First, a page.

This rifle is pictured alone on page 246 of "Sharps Firearms: The Percussion Era" and listed as "Exhibition Engraved" and from the John Fox collection. It is also pictured part of a selection of items from John Fox's Granville Stuart collection shown on page 37 of "The Story of the Winchester 1 of 1000 and 1 of 100 Rifles" by E.E. Lewis, and page 224 of "The Peacemakers: Arms and Adventure in the American West" by R. L. Wilson. In Lewis' book, it is identified as having "belonged to [Granville Stuart's] brother James who led the Yellowstone Expedition of 1863. It was subsequently acquired by Granville and latter given to the artist E.S. Paxson by Stuart's widow." In Wilson's book, it is similarly identified but also noted as the rifle "used by James on the Yellowstone Expedition of 1863." Copies of documents from Edgar S. Paxson, his daughter-in-law Evelyn M. Paxson, and his grandson William Edgar Paxson are included and indicate this rifle was given to western artist Edgar Samuel Paxson (1852-1919) in 1919 by Stuart's second wife after his death in 1918. Unfortunately, Paxson passed away only a few months later, but the rifle was passed down to his son Robert Paxson until his death in 1956 and then to William Edgar Paxson, the artist's grandson. Paxson lived in Deer Lodge which was founded by the Stuarts and was Granville Stuart's personal friend. They were also mutual friends of artist Charles M. Russell. Paxson is known for his impressive western themed paintings including of Custer's Last Stand and Lewis and Clark. This rifle was listed as catalog item 470A along with the Sharps Model 1874 Creedmoor No. 1 in lot 51 with the title "THE PERSONAL RIFLES OF ONE OF THE WEST'S MOST FAMOUS PIONEERS, CATTLEMEN & VIGILANTES." in Norm Flayderman's catalog no. 75 from 1966 and described as: "Fully engraved specially constructed superb sloping breech percussion Sharps sporting rifle. The finest specimen we have encountered. . .An outstanding example & extreme rarity as a weapon. Most historical with its important record of ownership. Completely documented & verified." Only 2,970 Model 1853 Sporting Rifles are estimated to have been manufactured in July 8, 1854, to December 1859 per Frank Sellers in "Sharps Firearms." In his break down of major variations, he lists only 6 "60 bore" rifles with "carved" grade engraving and half octagon barrels. Sellers notes that the "Carved" grade was the "highest grade of engraving" and "usually included several animal scenes not only on both sides of the receiver and the lock plate, but on the patch box and sometimes the barrel." The engraving can be attributed to Master Engraver Gustave Young who is known to have engraved rifles for Sharps. Note the similarity of the engraving style and scenes to those found on the unusual left handed Sharps Model 1853 identified as engraved by Young for exhibition in Paris in 1856. The Stuart rifle actually has more engraved scenes than the exhibition rifle and features a running stag on the right side of the frame, a reposed doe on the lock, a wolf on the patch box lid, and a second wolf on the left side of the frame. Each of these animals is pictured in a relevant scene. The barrel features bands of engraving at the muzzle and extensive, deeper "carved" scroll engraving on the upper flats along the length of the octagon section, and the same style of scroll engraving extends to the action components and the German silver stock furniture including the toe plate. The barrel has a dovetailed blade front sight, "SHARPS RIFLE/MANUFG CO/HARTFORD CONN" on top at the front of the octagonal section, a Lawrence patent semi-buckhorn and folding ladder rear sight, and the matching serial number on the bottom. The action has the serial number on the upper tang along with a peep sight and the patent marking (tap through the patent marking for a second position for the peep sight), "SHARP'S/PATENT/1852" on the lock, and adjustable double set triggers. The forearm has a pewter end cap. The stock has a shallow cheek rest on the left, and the German silver buttplate has the partial matching serial number "5038" on the point of the heel. This rifle is certainly in keeping with Granville Stuart's known love of fine rifles with peep sights, double set triggers, and fine engraving, and his elder brother James no doubt shared the family interest in fine arms. James (1832-1873) and Granville Stuart (1834-1918) left their childhood home in Eastern Iowa in 1851 to prospect for gold in California. Their father had been among the early '49ers during the California Gold Rush, but the brothers worked separate from their father when they arrived in the gold fields. Ultimately, none of the Stuart’s found great wealth in California. Their father returned to Iowa, but when the brothers attempted to return home to Iowa in 1857, they were blocked by a severe bout of illness that left Granville bedridden and the violence of the Mormon War sent them on a different path that forever changed their lives and led to their enshrinement in the history of the West. They ended up in Montana, then still part of the Oregon Territory. In 1858, they found gold on Gold Creek following up on previous discoveries by French-Canadian miner six years earlier. As more prospectors moved in, the Stuarts founded the town of Deer Lodge and were part of multiple businesses in the region with connections to the gold fields. In 1862, James was elected sheriff, and the brothers got their first taste of vigilante justice. Though some of the suspects received semi-official "miners trials," popular opinion rather than strict facts decided the cases which often ended in hasty hangings and at least one of the attempted arrests led a deadly shootout. One of the men hanged under Sheriff Stuart’s oversight was strung up hundreds of miles outside of his jurisdiction, but the Stuart brothers weren’t to be messed with and had no patience for horse thieves. In 1863, James led an expedition to Yellowstone River Valley in search of gold during which James is believed to have carried this Sharps Model 1853 rifle. Their friend Samuel Hauser was also part of the expedition of fifteen men. During the expedition they made a sport of shooting buffalo, and the men came under attack from the warriors of the Crow Tribe who attacked them under the cover of darkness first using firearms and then switching to arrows to keep themselves concealed in the darkness. One of Stuart's men was shot through the head, and another was hit five times and ultimately took his own life to end his agony. Two other members of the party were seriously wounded, and three others had minor injuries. Another was mortally wounded by a negligent discharge when he pulled out a loaded rifle muzzle first and also put himself out of his misery. Thus, twelve of the fifteen men survived the expedition, but only seven returned unscathed, and they returned with no news of easy gold. Stuart wrote: "Our hair and beards had grown so, and we were so dilapidated generally, that scarcely any one knew us at first." Despite the disaster, Stuart received praise from the men he led for getting them out of the scrape with their lives, and this helped propel him into other offices in the territory. He and Granville opened the retail store Dance & Stuart in partnership with Walter B. Dance as the region's population swelled due to the discovery of more gold closer to home. The area was plagued by outlaws that were secretly led by one of the local sheriffs: Henry Plummer, a convicted murderer. One of the employee's at Stuart's store was one of the gang's informants. Dance & Stuart provided assistance to the Vigilance Committee who eventually lynched the sheriff and several of his associates. In one instance, five men were hung at the same time, and Granville wrote about the vigilante activities and counted "23 hung in all" and may have participated himself. That wasn't the end of the lynchings either and Granville later led his own group, "Stuart's Stranglers," in another round of violence in the mid-1880s. James organized another Yellowstone expedition in 1864, this time with a larger party of seventy-five men and managed to search for gold without significant trouble from the Crow. However, one member of the party was captured after the group split up and was released, but his partner, who had become separated in the snow, was shot, and his death attributed to them. They did not find enough gold to warrant further searches. After returning, James expanded his business connections and also represented the area in the new Montana House of Representatives. Meanwhile, Granville held local offices. James turned to trading with the Indians at Fort Browning in the early 1870s and returned to Deer Lodge in June of 1873 and died of a gastrointestinal disease on September 30 of that year. At that time, this rifle was almost certainly passed on to Granville if he did not already have the rifle in his possession, and Granville continued to take care of James' children for many years. As discussed above, the rifle was passed on to Granville's friend in 1919 and then passed down through that family until the 1960s.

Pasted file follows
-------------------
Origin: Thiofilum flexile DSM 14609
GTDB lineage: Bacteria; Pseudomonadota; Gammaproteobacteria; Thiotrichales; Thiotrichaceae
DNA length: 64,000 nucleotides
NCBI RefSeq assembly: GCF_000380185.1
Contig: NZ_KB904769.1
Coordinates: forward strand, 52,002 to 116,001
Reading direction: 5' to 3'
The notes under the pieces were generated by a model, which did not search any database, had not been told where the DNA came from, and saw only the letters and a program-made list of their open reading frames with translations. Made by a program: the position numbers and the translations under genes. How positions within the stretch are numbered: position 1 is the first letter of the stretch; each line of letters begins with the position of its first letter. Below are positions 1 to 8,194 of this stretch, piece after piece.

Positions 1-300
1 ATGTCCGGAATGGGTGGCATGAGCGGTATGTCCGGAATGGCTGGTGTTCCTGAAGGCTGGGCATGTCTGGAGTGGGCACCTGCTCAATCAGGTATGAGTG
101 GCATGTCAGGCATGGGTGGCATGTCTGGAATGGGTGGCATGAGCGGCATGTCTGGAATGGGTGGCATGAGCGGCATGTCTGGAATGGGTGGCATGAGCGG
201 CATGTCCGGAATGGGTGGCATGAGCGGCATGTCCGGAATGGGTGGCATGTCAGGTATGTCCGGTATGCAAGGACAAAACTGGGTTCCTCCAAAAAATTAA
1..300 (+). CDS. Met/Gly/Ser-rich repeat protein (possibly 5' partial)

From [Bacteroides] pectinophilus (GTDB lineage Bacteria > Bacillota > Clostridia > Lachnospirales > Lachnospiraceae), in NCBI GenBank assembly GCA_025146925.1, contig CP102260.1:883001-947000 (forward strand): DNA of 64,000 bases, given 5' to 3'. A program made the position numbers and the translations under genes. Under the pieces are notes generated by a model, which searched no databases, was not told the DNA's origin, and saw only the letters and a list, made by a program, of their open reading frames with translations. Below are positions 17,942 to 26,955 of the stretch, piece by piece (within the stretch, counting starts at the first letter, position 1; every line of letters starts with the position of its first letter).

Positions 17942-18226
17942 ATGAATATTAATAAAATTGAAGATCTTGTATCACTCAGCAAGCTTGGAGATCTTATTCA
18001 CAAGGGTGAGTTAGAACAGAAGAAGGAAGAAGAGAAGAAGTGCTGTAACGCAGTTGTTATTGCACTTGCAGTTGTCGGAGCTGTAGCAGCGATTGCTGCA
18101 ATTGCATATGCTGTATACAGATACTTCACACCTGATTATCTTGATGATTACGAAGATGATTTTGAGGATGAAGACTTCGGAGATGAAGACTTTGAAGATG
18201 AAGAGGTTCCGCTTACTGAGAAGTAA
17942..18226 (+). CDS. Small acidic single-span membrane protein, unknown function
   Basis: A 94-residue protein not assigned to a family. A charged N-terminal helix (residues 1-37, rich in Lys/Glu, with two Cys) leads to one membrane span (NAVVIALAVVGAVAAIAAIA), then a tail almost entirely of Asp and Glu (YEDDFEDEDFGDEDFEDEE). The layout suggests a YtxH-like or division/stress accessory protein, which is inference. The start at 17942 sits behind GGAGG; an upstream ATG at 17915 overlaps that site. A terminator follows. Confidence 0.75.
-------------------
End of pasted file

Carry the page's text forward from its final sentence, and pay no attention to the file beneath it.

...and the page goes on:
Fine. The rifle bears historic scars from real frontier use that add to its character, but overall it has been very well-maintained. The engraving remains deep and distinct. The barrel retains 30% original blue which is faded to a smooth brown on most of the round section and has particularly strong original blue under the forearm. The German silver has attractive mild aged patina. The action components retain vibrant patches of original case colors in some of the protected areas and otherwise have mainly a silver-gray patina. The hammer and patch box lid have traces of blue mixed with gray patina. The wood is also fine and has strong original finish, some attractive figure, mild scrapes and dings for a frontier rifle, and a faint tension crack at the rear forearm screw. Mechanically excellent. Even without its historic provenance and publication history tying it to the famous Stuart brothers of Montana, this rifle would be a tremendous addition to any antique arms collection thanks to its significant rarity and overall quality. Given its ties to the Stuarts, it is all the more desirable and certainly deserving of placement within any notable private or public collection of western history. Provenance: The John Fox Collection.